Human history can be told in terms of the history of energy. The discovery of fire, the domestication of animals, the discovery of fossil fuels, the electrification of cities, the oil wars in the Middle East, and advances in nuclear physics are all pivotal points in human history. Energy is a multifaceted concept; it is central to science and education, it plays pivotal role in economic growth, and it has a dominant position in international affairs. Conventional energy sources are major sources of environmental stress at global as well as local levels. Emissions from fossil fuels drive a range of global and regional environmental changes, including global climate change, acid deposition and urban smog. Coal mining disturbs vast areas of natural habitat, hydropower development can have significant environmental and social costs, and the exploration for and extraction of oil and natural gas can have significant impacts, particularly in sensitive ecosystems
A greenhouse gas is one of several gases that can absorb and emit longwave (infrared) radiation in a planetary atmosphere. This phenomenon is often termed the greenhouse...
Energy qualityLast Updated on 2014-03-06 16:45:22
Energy quality refers to differences in the ability of a unit of energy to produce goods and services for people. The usefulness of an energy system is determined by a complex combination of physical, technical, economic, and social attributes. These include gravimetric and volumetric energy density, power density, emissions, cost and efficiency of conversion, financial risk, amenability to storage, risk to human health, and ease of transport. No single metric of an energy system captures all such attributes. It stands to reason, therefore, that a comprehensive and balanced comparison of energy technologies should employ a range of metrics, with their strengths and weaknesses duly noted.
The most common way to measure energy is by heat content because all forms of energy can be completely converted to heat (Btus, joules, calories, kilowatt-hours). The aggregation of... More »
Human population explosionLast Updated on 2014-02-26 17:23:15
Approximately 7.2 billion humans inhabited the Earth in year 2013. By comparison, there might be 500,000 elephants of different kinds, 200,000 chimpanzees, 100,000 gorillas, 20,000 polar bears, 3,000 tigers, 2,000 giant pandas and 200 California condors. Notably, the human population has grown about ten-fold over the past 300 years and nearly four-fold in just the last century. This monumental historical development has profoundly changed the relationship of our species to its natural support systems and has greatly intensified our environmental impact, particularly regarding species extinctions. Equally amazing are the signs that, in our generation, the human population explosion is abating (Figure 1; note that, here and below, many of the values given are estimates and, after the year 2005, projections). Our numbers are expected to rise by another 50%... More »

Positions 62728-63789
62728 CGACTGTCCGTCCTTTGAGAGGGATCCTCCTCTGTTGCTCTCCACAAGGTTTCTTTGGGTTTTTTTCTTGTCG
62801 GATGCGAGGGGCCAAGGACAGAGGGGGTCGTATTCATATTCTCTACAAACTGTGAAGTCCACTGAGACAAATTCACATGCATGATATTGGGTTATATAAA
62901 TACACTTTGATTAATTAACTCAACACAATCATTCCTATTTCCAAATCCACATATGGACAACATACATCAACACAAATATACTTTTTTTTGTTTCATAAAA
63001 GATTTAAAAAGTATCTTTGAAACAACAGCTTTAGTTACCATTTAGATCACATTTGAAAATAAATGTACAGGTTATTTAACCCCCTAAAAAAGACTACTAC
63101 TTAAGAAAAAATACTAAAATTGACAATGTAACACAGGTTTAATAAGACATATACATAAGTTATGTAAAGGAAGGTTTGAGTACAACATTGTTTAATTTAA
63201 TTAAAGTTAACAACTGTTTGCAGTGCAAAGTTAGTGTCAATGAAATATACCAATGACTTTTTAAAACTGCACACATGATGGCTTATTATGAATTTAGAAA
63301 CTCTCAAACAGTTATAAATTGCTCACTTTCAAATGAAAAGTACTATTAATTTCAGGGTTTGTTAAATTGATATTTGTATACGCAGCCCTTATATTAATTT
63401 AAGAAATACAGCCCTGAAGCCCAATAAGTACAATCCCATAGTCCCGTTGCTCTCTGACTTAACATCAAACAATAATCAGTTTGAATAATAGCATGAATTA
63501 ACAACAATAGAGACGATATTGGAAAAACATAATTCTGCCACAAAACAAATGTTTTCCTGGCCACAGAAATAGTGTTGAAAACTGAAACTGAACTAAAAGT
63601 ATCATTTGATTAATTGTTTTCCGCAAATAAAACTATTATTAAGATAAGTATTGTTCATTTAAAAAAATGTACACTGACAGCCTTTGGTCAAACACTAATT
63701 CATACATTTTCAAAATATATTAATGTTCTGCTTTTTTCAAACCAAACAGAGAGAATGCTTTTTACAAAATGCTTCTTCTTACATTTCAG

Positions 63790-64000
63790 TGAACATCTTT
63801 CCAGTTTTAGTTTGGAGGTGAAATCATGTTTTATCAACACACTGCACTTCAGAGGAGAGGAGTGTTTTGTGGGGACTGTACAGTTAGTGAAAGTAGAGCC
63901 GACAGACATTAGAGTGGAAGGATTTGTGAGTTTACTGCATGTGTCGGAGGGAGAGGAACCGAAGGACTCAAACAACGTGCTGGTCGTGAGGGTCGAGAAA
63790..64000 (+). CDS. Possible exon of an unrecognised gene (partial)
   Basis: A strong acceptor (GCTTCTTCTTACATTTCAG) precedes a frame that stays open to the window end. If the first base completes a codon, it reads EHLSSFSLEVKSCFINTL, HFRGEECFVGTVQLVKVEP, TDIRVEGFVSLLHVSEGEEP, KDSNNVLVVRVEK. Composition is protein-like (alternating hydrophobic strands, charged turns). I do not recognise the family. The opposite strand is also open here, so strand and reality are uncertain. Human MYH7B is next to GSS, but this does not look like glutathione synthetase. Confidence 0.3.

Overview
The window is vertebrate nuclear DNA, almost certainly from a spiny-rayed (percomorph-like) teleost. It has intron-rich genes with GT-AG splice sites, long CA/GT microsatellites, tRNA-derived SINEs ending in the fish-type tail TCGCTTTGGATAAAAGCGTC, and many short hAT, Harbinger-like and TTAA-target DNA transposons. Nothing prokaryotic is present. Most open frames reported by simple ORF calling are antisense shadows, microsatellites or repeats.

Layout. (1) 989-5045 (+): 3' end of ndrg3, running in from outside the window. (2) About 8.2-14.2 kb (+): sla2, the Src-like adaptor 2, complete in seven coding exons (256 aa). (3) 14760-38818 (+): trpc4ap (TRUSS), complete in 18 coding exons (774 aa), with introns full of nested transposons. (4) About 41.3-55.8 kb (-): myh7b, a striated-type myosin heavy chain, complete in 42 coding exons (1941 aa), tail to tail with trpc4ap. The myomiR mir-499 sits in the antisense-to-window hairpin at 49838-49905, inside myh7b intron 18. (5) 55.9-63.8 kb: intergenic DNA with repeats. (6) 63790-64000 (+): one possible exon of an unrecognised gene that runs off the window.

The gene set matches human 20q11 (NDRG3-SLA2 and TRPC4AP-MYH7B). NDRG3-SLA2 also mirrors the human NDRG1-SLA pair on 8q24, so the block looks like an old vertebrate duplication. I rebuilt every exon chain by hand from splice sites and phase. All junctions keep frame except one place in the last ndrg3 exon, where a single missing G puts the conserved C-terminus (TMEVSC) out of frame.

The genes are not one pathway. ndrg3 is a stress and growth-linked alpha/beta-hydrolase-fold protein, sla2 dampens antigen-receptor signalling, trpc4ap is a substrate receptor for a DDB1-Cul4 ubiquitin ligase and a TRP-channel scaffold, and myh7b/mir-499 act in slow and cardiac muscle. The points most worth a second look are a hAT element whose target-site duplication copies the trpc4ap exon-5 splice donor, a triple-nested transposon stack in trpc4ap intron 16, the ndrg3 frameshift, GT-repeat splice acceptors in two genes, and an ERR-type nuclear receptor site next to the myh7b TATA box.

UraniumLast Updated on 2013-12-15 23:42:25Uranium is a radioactive element that occurs naturally in low concentrations (a few parts per million) in soil, rock, and surface and groundwater. It is the heaviest naturally occurring element, with an atomic number of 92. Uranium in its pure form is a silver-colored heavy metal that is nearly twice as dense as lead and is pyrophoric when finely divided.
Uranium exhibits three crystallographic modifications as follows: alpha --(688°C)→ beta --(776°C)→ gamma. It is a little softer than steel, and is attacked by cold water in a finely divided state. It is malleable, ductile, and slightly paramagnetic. In air, the metal becomes coated with a layer of oxide. Acids dissolve the metal, but it is unaffected by alkalis.
Previous Element: Protactinium
Next Element:... More »
Complex SystemsLast Updated on 2013-10-24 15:13:11
As Science has begun to ask where the enduring features of nature come from and how they work, the answer seems to be “complex systems”. Every kind of thing and event seems to require them. As the science has advanced, and as the modern problems of economies and environmental conflicts emerge, a new kind of science is emerging that requires being very openly exploratory, using all the tools and combining all the related perspectives of others, to develop complex knowledge systems matching the variety of the complex system problems they respond to.
Systems are storms or “like storms” in many respects, complex distributed phenomena that may be either unexpectedly eventful or highly predictable. There’s still a rather wide range of opinion within science as to what complex systems are, even whether they are made of information or... More »
Public Health Statement for EthylbenzeneLast Updated on 2013-09-18 20:41:06This article is a verbatim version of the original and is not available for edits or additions by EoE editors or authors. Companion articles on the same topic that are editable may exist within the EoE.
This Public Health Statement is the summary chapter from the Toxicological Profile for Ethylbenzene. It is one in a series of Public Health Statements about hazardous substances and their health effects. A shorter version, the ToxFAQs™, is also available. This information is important because this substance may harm you. The effects of exposure to any hazardous substance depend on the dose, the duration, how you are exposed, personal traits and habits, and whether other chemicals are present. For more information, call the ATSDR Information Center at 1-888-422-8737.
This public health statement tells you about ethylbenzene and the... More »
Drag and drop the content to change the order of featured content. The top nine will be displayed.